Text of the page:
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Re: How do you stop outgoing spam?
- From: Dave Crocker
- Date: Wed Sep 18 13:37:46 2002
At 01:09 PM 9/18/2002 -0400, Greg A. Woods wrote:
Thank you. That was my point.
> I guess the last 20 years of Internet use have been entirely invalid
Not necessarily -- it's a matter of what level of risk is acceptable in
a given scenario.
It therefore is essential to pay attention to fixing only real-world
problems that have an operational basis -- or an extraordinarily
unacceptable downside -- before imposing significant change on a large
installed base of users.
As bad as that is, it is a long way from stealing connections. Entirely
different technical basis.
However we've now reached a point where spammers resort daily to theft
of service against remote mail server and to direct attacks against
target remote mail servers.
The current situation is technically trivial. Stealing connections is
not. Perhaps that is why the former happens all the time and the latter
You're pointing out that some users don't want to live with that more
I am pointing out that there is a balancing act to perform, and that 100
million users is more than "some".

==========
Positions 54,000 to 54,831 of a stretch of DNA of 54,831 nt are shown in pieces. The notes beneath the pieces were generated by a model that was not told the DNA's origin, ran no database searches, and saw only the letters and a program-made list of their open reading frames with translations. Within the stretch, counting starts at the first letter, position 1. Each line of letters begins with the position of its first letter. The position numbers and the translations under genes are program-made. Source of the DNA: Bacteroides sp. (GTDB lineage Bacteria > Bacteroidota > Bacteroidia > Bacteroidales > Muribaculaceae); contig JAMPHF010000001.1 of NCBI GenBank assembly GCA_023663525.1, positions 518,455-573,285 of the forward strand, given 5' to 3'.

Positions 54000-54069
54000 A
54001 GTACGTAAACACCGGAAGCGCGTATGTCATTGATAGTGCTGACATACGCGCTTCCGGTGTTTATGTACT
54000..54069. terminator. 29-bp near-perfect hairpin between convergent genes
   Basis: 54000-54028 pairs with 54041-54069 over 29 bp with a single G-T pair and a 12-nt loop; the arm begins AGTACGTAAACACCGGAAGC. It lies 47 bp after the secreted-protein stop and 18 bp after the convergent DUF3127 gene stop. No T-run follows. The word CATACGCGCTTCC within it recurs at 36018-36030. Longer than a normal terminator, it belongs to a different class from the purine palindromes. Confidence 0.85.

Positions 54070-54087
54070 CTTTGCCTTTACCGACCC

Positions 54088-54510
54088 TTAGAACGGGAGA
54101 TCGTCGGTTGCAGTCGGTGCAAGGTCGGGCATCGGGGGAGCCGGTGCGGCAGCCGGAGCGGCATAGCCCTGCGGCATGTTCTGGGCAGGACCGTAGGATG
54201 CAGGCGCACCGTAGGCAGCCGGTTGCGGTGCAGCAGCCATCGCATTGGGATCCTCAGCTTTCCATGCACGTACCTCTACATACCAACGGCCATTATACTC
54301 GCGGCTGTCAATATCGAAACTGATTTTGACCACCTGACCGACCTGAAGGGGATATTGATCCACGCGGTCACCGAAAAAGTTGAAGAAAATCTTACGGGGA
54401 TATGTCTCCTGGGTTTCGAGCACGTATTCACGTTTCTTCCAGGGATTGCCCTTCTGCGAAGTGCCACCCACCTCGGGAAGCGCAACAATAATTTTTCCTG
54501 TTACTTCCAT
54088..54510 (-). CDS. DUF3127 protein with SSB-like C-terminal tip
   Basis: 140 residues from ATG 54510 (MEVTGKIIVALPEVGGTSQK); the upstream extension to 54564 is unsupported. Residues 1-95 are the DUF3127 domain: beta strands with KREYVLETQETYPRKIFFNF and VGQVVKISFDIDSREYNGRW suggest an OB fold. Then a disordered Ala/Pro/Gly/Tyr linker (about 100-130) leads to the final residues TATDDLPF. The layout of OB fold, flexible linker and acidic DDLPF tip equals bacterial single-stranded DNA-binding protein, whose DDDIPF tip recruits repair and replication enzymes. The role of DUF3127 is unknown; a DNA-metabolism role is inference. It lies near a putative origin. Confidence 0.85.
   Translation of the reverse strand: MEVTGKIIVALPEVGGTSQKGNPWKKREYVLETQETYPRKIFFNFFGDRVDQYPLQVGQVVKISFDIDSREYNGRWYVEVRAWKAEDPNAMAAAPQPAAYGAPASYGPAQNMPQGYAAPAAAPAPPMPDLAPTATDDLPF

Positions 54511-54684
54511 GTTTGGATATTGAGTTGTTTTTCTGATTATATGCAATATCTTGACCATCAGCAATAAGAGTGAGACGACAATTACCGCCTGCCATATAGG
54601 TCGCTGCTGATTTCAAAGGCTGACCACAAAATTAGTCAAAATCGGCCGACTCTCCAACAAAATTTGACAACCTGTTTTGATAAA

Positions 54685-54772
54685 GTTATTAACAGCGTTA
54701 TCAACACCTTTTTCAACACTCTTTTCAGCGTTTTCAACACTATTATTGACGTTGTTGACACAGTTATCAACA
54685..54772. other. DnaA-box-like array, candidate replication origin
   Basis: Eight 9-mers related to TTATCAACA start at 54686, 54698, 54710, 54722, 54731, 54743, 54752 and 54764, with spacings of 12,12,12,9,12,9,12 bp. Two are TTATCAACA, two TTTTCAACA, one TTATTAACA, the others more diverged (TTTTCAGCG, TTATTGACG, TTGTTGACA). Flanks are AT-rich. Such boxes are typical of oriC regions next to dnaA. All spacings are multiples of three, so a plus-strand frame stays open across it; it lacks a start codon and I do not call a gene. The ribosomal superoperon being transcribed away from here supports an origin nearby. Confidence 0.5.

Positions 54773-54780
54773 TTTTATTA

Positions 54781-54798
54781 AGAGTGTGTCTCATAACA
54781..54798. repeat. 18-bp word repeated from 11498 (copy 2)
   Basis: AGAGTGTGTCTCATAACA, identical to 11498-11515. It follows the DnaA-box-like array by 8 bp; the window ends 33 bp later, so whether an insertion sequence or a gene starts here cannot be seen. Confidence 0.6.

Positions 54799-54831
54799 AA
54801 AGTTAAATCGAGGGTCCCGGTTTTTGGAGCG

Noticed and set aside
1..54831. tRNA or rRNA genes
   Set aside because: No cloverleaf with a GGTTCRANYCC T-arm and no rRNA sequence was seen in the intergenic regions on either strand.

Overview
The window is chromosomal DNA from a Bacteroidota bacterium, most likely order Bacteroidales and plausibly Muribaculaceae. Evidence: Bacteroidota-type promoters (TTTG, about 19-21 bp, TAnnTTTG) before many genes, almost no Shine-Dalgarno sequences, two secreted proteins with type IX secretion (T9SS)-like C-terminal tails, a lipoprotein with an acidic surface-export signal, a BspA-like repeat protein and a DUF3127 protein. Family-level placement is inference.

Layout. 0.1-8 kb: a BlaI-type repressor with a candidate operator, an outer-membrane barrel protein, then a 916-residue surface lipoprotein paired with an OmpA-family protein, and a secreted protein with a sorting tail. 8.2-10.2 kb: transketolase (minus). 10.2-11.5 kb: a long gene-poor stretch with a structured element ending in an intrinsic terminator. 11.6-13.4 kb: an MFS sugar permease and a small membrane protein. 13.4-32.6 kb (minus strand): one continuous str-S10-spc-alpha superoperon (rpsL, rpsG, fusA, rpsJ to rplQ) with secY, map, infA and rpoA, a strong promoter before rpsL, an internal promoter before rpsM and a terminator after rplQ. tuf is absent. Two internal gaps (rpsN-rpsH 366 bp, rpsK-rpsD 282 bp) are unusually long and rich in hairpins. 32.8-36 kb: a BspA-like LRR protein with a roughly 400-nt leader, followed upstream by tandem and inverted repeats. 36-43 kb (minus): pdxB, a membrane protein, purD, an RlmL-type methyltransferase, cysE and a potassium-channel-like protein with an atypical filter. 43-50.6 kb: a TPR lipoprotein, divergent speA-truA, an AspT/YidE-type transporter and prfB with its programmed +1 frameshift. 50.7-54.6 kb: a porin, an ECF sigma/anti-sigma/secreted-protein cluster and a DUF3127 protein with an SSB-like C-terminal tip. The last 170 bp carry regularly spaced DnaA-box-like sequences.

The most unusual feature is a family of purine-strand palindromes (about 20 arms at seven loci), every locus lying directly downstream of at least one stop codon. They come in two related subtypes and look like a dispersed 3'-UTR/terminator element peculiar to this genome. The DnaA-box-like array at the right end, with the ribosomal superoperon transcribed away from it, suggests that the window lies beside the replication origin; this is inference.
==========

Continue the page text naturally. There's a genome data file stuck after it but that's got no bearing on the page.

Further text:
And lest you note that all 100 million are not mobile, and that some mobile
users are not inconvenienced, I'll respond that whatever the number is, the
impact on mobile hotspot users should finish the question about scale of
If you think a bit harder about your assertion, you will realize that the
port number neither creates nor restricts the protection.
I.e. you can do what you want to do if you use the right tools, but you
can't do it over TCP port 25.
All that changing the port number does is to impose guaranteed
inconvenience on the entire population of mobile users.
Noting the impact on the installed base of Internet users is FUD?
> Too bad the 100 million current Internet users do not know that.
Indeed it is. Your kind of F.U.D. doesn't help any either.
And by the way...
For all the supposed benefit of port blocking -- eg, we don't see as much
dial-in spam sourcing -- do we have less spam in the world? Is spam less
of a problem?
So the inconvenience to mobile users has not solved or even reduced the
Mechanisms for controlling globe-scaled misbehaviors need to be surgical in
the care with which they are chosen and applied. Outbound port blocking is
a blunt instrument and it is swung blindly.
Dave Crocker <mailto:firstname.lastname@example.org>
TribalWise, Inc. <http://www.tribalwise.com>
tel +1.408.246.8253; fax +1.408.850.1850